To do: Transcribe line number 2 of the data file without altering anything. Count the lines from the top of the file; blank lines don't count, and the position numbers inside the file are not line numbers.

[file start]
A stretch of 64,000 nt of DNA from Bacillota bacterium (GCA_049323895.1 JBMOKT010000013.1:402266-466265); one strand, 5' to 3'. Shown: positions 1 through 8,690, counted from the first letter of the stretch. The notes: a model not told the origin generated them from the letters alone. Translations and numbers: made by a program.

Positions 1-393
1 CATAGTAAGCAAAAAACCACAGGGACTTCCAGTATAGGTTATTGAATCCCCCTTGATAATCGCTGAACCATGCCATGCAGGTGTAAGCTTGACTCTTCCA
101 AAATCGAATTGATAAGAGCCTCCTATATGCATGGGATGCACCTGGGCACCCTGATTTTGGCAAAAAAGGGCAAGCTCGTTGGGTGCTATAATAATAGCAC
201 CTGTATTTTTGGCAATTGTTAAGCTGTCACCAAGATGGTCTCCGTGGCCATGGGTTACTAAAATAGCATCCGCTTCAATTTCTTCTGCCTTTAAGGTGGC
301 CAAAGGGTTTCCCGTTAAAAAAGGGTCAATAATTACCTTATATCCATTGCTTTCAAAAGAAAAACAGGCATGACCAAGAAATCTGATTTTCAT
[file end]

Positions 1-393